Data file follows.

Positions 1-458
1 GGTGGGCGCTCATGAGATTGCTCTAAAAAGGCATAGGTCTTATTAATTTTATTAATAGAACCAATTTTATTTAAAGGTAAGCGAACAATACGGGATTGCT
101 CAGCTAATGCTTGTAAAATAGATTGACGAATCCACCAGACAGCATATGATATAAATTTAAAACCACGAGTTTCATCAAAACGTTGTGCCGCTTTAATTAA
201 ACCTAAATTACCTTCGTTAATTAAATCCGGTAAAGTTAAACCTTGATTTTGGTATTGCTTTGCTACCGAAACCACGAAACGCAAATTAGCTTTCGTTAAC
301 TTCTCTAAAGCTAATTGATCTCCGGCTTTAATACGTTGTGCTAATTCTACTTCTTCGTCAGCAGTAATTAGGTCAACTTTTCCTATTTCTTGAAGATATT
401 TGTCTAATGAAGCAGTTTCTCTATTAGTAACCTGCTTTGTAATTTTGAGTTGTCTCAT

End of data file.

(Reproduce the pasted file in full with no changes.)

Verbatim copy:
Positions 1-458
1 GGTGGGCGCTCATGAGATTGCTCTAAAAAGGCATAGGTCTTATTAATTTTATTAATAGAACCAATTTTATTTAAAGGTAAGCGAACAATACGGGATTGCT
101 CAGCTAATGCTTGTAAAATAGATTGACGAATCCACCAGACAGCATATGATATAAATTTAAAACCACGAGTTTCATCAAAACGTTGTGCCGCTTTAATTAA
201 ACCTAAATTACCTTCGTTAATTAAATCCGGTAAAGTTAAACCTTGATTTTGGTATTGCTTTGCTACCGAAACCACGAAACGCAAATTAGCTTTCGTTAAC
301 TTCTCTAAAGCTAATTGATCTCCGGCTTTAATACGTTGTGCTAATTCTACTTCTTCGTCAGCAGTAATTAGGTCAACTTTTCCTATTTCTTGAAGATATT
401 TGTCTAATGAAGCAGTTTCTCTATTAGTAACCTGCTTTGTAATTTTGAGTTGTCTCAT